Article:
[Interview] Augustine Sensie Bangura, CEO, Sierra Agri Foods, Sierra Leone
Augustine Sensie Bangura is the entrepreneur behind Sierra Agri Foods, an agricultural food processing business selected by the United Nations as one of the 50 Best Small Businesses in the world providing good food for their communitity.
Could you tell us about your company?
Sierra Agri Foods (SAF) is an agricultural food manufacturing company based in Sierra Leone. We started operations in September 2019, and our focus at this point is to add value on orange-fleshed sweet potato to produce nutritious bread and baby food products. We are expanding into other food products and it is important to understand that each of our products is nutritious and healthful.
Here is our differentiator: we have an integrated farmer cooperative model that supplies and trains our farmers - mostly women and youth - and allows them a big bite of the economic reward inspired by our philosophy of “Shared Prosperity”.
Were there particular circumstances in your community that led you to start your agri-food business and what support, if any, did you receive from local government or your community?
It is no secret that Sierra Leone has been challenged in the past by war and disease. We now face difficulties with proper nutrition, stunted growth in children and poverty due to the lack of jobs and career opportunities. I was schooled as an attorney and prior to that, as a priest. I discovered early on that I can do my best work for others, as well as my own family, friends, schoolmates and Sierra Leone in general, by creating profitable opportunities for hundreds of people and their families. Incorporating organisational skills while teaching a person to fish (metaphorically) is key. We have a simple easy-to-duplicate model that we developed and that we work with everyday.
Regarding institutional support, we mostly bootstrapped our startup and supplemented our own earned funds with additional funds from interested organisations such as the World Bank and Helen Keller International, both of which see what we are trying to accomplish and what we are capable of doing. We at SAF understand how to leverage each and every dollar we come in contact with for the direct betterment and improvement of others.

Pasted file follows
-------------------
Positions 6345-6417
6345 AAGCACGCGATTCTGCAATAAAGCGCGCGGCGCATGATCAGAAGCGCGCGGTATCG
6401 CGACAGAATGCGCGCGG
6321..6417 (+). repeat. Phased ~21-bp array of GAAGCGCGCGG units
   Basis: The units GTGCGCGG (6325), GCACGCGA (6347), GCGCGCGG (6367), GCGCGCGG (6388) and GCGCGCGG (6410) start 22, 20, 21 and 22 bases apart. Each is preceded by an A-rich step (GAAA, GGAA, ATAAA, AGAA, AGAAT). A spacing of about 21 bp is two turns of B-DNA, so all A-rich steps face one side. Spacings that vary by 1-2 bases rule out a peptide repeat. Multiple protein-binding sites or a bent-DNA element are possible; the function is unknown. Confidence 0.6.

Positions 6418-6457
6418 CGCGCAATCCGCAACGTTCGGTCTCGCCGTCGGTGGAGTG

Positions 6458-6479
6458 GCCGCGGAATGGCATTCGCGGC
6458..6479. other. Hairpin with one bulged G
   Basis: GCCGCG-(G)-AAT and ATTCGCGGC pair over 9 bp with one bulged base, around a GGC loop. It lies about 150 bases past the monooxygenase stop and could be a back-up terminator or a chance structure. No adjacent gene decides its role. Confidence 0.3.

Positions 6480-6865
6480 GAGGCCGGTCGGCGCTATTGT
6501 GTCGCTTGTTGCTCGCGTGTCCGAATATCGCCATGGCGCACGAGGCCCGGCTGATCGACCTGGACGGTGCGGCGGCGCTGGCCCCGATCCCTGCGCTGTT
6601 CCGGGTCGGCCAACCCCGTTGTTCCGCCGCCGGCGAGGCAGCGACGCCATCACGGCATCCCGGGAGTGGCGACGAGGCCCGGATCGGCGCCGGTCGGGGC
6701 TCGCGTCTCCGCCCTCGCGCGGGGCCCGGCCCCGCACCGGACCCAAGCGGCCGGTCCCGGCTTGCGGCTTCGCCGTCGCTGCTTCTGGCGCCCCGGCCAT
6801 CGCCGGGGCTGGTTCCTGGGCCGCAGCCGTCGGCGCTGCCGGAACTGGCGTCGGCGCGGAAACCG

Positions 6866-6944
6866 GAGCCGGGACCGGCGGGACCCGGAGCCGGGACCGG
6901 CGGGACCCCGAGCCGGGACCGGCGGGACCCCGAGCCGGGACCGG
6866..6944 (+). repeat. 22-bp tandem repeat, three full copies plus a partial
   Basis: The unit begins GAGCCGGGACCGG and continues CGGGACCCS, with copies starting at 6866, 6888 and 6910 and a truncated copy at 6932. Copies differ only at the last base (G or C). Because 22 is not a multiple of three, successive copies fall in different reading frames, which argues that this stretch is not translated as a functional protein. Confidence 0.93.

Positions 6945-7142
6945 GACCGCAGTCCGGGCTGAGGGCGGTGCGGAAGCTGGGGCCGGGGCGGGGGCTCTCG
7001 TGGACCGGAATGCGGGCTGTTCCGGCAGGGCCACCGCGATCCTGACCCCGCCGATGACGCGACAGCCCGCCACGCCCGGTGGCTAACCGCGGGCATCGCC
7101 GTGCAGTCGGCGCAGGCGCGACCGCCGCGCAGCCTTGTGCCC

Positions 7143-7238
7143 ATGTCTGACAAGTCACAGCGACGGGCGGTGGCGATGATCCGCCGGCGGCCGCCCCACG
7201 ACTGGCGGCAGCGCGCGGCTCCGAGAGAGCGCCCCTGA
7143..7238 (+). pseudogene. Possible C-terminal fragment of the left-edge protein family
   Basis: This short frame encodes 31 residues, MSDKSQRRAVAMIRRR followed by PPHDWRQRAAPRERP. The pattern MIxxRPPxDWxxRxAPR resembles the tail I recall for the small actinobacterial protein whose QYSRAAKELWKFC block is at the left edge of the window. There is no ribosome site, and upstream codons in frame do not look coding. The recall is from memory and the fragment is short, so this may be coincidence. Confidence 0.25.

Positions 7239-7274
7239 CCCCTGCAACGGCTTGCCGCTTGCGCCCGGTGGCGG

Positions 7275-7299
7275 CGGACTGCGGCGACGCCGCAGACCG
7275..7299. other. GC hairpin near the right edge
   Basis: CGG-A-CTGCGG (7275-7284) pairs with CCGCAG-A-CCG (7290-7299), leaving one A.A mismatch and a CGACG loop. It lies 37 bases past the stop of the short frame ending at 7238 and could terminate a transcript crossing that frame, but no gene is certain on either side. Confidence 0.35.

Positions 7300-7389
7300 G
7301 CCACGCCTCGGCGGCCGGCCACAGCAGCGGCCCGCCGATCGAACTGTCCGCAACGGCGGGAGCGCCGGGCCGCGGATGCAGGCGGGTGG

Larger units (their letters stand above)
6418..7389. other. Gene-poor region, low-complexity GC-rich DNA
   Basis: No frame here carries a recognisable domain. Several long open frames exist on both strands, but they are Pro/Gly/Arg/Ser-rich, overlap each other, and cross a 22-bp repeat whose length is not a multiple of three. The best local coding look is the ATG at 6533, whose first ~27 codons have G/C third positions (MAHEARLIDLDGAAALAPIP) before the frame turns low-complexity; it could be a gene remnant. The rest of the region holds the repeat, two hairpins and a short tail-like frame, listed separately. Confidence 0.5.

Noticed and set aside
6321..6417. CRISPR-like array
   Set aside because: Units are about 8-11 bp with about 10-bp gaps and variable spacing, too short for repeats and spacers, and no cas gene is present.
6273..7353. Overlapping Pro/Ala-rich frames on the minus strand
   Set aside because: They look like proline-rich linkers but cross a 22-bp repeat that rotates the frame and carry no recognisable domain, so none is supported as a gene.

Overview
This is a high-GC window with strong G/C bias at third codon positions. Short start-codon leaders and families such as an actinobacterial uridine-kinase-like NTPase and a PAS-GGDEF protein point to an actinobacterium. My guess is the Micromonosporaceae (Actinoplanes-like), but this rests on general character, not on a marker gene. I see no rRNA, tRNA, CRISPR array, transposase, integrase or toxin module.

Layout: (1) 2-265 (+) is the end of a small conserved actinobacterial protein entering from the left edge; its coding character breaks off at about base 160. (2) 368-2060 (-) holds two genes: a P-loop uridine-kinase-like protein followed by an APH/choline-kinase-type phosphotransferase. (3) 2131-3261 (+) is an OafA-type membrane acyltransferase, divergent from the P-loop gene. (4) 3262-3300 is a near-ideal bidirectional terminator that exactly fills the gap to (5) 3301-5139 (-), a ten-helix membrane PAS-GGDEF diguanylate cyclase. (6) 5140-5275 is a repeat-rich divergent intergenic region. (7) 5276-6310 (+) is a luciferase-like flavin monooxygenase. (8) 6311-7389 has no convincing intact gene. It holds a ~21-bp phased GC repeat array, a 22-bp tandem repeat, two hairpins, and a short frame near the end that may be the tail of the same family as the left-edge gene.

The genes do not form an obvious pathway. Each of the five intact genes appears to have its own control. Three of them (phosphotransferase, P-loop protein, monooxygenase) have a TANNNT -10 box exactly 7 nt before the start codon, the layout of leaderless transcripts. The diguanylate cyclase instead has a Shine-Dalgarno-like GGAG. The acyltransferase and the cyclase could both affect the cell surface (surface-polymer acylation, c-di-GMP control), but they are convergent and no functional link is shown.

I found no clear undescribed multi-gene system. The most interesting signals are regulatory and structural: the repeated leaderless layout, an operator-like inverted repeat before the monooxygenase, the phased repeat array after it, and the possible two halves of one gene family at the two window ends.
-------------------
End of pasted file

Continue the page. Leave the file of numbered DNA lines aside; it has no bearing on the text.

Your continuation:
How has the Covid-19 pandemic directly or indirectly impacted your business operations?
Any disruption to business is a challenge. Fortunately for most of Sierra Leone, we know how to deal with pandemics as well as one can, even with our limited resources. On the bright side, we at SAF always lean towards the positive to make things happen and get things done; people need to eat everyday. So we provide bread and baby food every day for our clients.
The arrival of COVID-19 has caused us to do more with less and has definitely slowed grant fund possibilities.
What other challenges have you faced in your journey and how have you worked to overcome these?
Our challenges lie close to the surface and are easy to highlight:
• Changing the local farmers’ mindset
• Access to finance
• Access to professional and affordable packaging.
Overcoming these remains a work-in-progress.
Describe what it means for your agri-food enterprise to be selected by the UN as one of the 50 Best Small Businesses in the world?
Confirmation and recognition of our model raises awareness and legitimizes our efforts toward a healthy and sustainable diet for the people of Sierra Leone. Being one of the winners of this competition provides us with much-needed credibility on an international level. Our story along with that of others in top 50 has been picked up by news feeds and additional interests around the world. I am deeply grateful to the UN Food Systems for this opportunity.
What is your vision for 2022 and beyond in delivering a more nourishing, sustainable, equitable and resilient food system?
We intend to expand the production of baby foods and launch other nutritious food products. The demand for our baby food is overwhelming and our current capacity does not allow us to meet such market demands. Access to finance is therefore crucial.
What further support does your business and others like you need to create good and sustainable food for all?
• Funding for mechanization
• Funding for growth and distribution
• Government buy-in and direct support
• International market development
What key advice would you give to others that would like to follow your example to become passionate, values-driven, innovative food entrepreneurs?
Understand that it is not easy. One must work twice as hard as those on your team that support what is being accomplished in order to demonstrate to them that it eventually pays off; that we truly can make opportunities for ourselves and countless others. Capitalism works, yes, but you must work to make it work.
Is there anything you’d like to add that you feel strongly about in providing Good Food For All?
Trust, ethics, shared prosperity, great technology and modern efficient methods and techniques will fill every belly that is empty. Please provide the funds or means of our growth and watch how we are able to multiply them for others over and over and over again.
This interview is part of a series covering the winners of the United Nations Best Small Business providing Good Food for All global competition.